Variability and persistence of post-fire biological legacies in Michigan jack pine forests
Dan Kashian (Wayne State University)
10:30 ET (9:30 CT) Thursday, February 16, 2012
On the dry, flat, jack pine-dominated ecosystems of the northern Lake States and eastern Canada, wildfire behavior often produces narrow, remnant strips of unburned trees that provide heterogeneity on a landscape historically shaped by stand-replacing wildfires. The major objective of this research was to describe the natural range of variability of stringer patterns and their persistence and change during the fire-free interval. The historical persistence and importance of these features also highlights their importance on modern fire-prone landscapes, particularly in northern Lower Michigan where a high proportion of land management is focused on jack pine plantations for breeding habitat for Kirtland's warbler, an endangered species.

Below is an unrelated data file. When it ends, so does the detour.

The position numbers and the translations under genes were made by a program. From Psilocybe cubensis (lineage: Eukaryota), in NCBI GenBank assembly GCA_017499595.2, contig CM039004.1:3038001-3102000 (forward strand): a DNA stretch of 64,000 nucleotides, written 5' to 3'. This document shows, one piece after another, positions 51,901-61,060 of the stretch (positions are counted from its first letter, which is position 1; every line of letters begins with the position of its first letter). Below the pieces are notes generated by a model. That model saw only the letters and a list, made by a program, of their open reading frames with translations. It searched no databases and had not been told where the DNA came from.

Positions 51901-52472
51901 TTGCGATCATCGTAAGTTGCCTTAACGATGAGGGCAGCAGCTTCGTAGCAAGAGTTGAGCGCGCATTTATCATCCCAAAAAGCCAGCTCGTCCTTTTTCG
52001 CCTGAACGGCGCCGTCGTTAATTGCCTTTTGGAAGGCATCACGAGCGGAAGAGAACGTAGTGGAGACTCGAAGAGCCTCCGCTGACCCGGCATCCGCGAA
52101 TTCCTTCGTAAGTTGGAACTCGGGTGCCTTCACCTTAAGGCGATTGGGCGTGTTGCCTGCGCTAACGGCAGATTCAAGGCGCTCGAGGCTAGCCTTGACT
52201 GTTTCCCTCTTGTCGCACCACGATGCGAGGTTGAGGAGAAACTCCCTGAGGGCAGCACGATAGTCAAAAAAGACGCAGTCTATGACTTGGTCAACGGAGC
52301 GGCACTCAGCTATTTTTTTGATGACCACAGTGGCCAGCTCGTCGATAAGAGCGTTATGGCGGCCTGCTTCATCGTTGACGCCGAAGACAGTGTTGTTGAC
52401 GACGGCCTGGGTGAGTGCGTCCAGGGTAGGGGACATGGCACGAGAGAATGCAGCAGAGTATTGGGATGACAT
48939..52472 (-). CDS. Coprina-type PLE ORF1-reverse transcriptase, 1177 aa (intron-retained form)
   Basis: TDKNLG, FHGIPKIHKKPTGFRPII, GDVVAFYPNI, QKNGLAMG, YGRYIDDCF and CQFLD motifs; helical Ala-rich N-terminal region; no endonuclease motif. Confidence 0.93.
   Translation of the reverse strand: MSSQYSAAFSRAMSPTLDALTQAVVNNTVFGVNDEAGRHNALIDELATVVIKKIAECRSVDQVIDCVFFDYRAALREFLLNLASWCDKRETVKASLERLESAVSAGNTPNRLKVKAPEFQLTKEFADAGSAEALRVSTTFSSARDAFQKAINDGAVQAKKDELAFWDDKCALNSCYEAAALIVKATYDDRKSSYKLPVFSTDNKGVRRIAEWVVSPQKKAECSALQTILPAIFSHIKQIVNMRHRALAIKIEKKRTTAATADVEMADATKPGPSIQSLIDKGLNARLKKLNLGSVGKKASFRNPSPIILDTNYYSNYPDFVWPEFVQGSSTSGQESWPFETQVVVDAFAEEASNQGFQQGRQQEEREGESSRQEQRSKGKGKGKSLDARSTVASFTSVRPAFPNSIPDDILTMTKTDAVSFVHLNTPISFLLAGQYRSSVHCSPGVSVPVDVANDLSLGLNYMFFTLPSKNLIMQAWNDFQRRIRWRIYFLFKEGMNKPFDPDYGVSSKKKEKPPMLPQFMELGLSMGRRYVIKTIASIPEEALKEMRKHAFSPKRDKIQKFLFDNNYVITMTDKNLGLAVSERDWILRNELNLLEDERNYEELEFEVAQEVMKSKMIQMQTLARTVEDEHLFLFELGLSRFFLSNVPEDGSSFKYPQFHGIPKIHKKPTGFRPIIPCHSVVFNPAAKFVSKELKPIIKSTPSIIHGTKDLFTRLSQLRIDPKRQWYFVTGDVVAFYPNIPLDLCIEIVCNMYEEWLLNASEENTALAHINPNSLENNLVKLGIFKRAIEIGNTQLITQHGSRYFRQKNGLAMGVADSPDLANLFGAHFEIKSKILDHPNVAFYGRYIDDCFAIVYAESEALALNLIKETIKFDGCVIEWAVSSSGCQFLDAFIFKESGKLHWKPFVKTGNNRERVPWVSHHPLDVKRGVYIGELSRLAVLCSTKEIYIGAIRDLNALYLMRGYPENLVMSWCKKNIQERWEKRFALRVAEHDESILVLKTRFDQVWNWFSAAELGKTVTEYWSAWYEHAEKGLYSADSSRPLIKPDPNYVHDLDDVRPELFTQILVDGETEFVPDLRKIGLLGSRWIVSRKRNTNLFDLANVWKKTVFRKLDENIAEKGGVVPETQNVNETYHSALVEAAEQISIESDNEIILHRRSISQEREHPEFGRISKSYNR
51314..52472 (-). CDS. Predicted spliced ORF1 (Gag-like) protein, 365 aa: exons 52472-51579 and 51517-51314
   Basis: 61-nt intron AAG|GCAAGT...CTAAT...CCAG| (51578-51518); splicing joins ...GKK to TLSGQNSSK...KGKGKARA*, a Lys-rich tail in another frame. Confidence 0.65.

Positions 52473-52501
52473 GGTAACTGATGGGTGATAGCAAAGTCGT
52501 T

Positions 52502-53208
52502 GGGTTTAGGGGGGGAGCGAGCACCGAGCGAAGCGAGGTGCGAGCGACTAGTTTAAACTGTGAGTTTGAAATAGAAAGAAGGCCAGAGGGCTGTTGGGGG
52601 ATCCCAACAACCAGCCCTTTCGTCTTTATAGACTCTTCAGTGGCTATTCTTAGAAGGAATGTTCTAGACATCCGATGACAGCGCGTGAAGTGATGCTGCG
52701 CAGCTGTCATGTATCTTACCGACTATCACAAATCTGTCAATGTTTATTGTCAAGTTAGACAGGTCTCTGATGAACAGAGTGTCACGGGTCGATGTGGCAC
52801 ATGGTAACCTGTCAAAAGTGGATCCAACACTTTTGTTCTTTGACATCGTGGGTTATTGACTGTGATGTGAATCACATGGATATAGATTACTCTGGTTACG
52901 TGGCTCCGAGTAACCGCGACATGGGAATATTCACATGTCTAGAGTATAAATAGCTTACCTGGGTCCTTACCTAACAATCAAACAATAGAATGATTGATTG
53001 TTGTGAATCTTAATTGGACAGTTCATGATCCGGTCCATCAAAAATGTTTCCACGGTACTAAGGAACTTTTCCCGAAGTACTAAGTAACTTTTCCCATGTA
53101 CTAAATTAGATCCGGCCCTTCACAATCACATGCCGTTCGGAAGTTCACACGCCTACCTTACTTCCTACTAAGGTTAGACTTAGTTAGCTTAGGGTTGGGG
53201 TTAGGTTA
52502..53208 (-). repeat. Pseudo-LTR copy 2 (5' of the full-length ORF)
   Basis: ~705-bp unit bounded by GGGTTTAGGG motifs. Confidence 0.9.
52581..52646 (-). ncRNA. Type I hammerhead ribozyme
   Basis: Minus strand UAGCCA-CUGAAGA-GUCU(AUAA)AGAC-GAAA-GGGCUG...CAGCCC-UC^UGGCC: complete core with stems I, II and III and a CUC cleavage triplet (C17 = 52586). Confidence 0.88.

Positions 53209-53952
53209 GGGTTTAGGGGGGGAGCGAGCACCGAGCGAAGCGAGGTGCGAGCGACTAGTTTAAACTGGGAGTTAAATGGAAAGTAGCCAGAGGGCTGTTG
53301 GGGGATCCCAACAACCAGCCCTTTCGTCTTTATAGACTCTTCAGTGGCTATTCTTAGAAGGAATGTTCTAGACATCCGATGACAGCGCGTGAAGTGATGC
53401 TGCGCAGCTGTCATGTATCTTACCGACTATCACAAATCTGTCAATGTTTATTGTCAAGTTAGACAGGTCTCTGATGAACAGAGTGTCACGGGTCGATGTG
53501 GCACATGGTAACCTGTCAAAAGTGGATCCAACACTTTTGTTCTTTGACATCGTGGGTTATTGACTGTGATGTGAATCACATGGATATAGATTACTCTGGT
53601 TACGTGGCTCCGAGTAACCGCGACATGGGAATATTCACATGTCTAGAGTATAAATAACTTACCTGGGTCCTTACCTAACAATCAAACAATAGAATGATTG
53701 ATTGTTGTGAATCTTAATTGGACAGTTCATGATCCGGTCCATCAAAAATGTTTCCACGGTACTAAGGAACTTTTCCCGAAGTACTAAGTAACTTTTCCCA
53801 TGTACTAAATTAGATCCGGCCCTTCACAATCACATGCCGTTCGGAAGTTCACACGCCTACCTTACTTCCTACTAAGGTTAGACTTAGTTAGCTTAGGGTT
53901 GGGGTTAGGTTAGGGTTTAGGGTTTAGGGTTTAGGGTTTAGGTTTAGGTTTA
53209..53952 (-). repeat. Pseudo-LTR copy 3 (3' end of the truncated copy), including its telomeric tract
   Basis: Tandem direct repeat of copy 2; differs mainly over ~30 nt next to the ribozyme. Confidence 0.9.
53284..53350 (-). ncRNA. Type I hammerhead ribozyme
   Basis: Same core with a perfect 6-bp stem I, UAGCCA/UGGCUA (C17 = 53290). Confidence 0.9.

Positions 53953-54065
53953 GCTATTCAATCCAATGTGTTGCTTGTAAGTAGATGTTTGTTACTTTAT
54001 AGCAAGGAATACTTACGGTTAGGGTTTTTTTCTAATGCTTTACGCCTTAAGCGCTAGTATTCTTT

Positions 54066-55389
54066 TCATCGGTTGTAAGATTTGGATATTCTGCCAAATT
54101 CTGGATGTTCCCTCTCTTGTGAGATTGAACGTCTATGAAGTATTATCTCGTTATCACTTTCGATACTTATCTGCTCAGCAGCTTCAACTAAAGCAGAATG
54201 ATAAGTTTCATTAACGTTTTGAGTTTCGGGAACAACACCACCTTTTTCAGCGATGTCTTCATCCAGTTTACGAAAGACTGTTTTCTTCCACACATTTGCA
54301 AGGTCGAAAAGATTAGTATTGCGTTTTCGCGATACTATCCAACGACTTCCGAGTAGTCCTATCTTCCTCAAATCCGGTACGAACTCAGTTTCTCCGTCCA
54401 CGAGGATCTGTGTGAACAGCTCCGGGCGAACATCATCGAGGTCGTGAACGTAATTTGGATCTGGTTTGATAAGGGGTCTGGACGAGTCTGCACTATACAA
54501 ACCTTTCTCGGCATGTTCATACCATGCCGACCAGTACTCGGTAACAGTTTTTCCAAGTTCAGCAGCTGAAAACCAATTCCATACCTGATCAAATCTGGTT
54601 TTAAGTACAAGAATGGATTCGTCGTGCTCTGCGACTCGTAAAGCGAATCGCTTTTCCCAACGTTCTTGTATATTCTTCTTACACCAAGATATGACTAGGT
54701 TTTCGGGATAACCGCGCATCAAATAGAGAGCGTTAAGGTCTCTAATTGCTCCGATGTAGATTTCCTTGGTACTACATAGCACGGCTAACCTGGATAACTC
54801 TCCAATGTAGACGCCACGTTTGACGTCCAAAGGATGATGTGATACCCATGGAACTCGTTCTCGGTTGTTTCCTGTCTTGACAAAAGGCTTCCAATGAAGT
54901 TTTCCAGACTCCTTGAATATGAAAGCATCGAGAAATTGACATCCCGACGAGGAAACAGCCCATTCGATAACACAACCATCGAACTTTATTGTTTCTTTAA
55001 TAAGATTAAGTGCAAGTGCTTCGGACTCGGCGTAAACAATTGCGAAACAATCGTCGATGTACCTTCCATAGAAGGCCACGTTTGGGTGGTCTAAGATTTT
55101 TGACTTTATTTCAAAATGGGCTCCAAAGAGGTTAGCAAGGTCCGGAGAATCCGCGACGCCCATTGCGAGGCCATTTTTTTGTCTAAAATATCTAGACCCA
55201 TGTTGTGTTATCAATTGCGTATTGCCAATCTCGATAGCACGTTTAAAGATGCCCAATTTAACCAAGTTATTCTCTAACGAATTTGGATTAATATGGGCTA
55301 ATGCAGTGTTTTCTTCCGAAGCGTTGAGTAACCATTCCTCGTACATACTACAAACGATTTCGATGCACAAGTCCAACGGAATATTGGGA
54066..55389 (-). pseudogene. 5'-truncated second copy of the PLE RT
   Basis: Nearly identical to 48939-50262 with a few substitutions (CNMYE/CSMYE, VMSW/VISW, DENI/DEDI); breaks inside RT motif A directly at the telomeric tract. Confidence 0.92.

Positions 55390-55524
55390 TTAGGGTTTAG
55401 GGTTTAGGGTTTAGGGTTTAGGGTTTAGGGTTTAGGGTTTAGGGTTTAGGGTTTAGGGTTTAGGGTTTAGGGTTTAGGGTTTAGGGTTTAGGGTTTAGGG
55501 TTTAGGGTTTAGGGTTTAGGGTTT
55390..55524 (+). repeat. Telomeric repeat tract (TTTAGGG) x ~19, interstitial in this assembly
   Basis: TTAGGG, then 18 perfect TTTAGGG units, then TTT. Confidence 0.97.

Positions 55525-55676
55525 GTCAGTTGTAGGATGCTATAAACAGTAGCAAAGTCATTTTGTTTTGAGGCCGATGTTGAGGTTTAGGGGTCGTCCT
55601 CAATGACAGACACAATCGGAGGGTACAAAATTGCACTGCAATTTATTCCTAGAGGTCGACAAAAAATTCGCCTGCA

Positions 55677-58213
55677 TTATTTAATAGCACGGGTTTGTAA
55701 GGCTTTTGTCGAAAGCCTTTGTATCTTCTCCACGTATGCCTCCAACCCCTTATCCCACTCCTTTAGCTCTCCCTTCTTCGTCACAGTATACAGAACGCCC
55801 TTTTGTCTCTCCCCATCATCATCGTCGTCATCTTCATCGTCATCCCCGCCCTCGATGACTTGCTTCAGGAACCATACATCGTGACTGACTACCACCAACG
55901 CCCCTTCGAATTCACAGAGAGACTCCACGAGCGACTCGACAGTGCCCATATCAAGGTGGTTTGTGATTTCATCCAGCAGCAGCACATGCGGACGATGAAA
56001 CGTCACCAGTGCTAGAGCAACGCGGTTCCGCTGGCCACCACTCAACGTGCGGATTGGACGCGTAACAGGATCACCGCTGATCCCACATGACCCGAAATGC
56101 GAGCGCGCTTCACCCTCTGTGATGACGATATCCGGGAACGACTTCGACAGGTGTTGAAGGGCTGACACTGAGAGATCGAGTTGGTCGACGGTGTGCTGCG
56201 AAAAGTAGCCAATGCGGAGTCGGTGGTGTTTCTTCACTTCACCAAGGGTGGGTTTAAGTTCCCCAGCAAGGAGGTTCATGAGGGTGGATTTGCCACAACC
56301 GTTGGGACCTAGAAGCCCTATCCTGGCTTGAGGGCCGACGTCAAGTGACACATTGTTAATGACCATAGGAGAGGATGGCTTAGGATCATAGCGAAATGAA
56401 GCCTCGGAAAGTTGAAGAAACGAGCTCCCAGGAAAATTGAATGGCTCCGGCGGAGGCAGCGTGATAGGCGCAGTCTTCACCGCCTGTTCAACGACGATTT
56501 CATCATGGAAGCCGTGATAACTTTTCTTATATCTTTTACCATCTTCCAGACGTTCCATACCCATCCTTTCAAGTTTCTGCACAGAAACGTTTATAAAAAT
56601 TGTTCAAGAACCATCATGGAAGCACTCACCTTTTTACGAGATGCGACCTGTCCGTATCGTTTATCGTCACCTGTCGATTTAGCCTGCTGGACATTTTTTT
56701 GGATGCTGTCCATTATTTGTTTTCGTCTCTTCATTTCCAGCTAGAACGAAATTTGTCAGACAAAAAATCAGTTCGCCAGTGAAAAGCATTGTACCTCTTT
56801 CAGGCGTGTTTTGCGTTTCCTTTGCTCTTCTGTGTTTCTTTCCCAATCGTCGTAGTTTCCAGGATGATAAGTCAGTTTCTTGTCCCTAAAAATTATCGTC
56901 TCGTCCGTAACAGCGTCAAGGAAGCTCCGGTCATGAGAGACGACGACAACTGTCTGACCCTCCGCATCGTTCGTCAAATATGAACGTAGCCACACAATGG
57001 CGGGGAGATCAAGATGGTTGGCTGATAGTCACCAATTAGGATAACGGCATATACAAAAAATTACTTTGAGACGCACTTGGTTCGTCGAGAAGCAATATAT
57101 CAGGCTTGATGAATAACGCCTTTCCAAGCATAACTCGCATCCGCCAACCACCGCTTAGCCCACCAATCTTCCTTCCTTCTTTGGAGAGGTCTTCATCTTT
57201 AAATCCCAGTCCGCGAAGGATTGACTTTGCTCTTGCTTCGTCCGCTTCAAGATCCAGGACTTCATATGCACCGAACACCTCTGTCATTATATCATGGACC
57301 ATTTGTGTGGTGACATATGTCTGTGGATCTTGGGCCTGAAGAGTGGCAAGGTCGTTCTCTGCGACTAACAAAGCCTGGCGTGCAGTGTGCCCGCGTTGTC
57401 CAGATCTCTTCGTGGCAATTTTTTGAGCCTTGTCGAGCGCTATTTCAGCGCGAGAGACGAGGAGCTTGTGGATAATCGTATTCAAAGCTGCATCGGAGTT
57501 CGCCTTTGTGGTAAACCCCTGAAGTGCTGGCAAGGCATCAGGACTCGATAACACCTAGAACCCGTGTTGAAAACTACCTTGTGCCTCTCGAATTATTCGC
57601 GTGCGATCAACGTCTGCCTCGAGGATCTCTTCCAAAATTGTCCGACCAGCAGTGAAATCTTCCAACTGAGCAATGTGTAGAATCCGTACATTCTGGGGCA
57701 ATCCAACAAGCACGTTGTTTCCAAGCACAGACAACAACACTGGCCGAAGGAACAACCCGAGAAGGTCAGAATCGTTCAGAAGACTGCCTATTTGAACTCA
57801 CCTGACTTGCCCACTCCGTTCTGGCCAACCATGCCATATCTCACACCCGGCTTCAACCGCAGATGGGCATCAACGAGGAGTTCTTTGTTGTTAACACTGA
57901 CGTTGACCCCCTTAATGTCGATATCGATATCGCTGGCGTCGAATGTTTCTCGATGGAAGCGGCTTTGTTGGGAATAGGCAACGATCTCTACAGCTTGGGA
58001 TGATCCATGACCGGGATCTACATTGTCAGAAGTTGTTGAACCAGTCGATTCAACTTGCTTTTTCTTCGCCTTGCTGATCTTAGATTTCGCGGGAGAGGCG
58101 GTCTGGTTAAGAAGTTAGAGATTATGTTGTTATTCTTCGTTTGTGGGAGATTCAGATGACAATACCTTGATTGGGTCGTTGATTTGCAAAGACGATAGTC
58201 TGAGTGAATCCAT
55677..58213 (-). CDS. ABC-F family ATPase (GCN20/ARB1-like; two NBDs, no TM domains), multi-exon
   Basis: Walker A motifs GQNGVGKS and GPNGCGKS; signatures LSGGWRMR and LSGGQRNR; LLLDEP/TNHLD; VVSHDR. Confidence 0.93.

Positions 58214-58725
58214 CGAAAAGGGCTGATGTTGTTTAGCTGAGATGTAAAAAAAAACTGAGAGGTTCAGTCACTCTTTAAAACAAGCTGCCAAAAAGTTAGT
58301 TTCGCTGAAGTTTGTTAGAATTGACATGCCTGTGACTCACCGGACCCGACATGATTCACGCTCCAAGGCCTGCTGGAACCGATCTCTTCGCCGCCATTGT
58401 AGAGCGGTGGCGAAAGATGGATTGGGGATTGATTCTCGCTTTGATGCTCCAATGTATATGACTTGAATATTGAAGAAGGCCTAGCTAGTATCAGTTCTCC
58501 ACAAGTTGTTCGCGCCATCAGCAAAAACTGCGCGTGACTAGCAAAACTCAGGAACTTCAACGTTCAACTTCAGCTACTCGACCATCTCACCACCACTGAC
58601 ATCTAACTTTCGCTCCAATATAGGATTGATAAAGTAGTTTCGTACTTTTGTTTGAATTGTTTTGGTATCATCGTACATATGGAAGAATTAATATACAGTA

For more information, view recent article published in the journal Forest Ecology and Management - Kashian et al. 2011.
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